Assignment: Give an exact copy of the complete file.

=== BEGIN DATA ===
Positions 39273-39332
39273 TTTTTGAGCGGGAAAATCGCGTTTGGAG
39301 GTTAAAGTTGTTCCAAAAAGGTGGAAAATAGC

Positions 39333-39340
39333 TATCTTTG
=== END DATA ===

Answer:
Positions 39273-39332
39273 TTTTTGAGCGGGAAAATCGCGTTTGGAG
39301 GTTAAAGTTGTTCCAAAAAGGTGGAAAATAGC

Positions 39333-39340
39333 TATCTTTG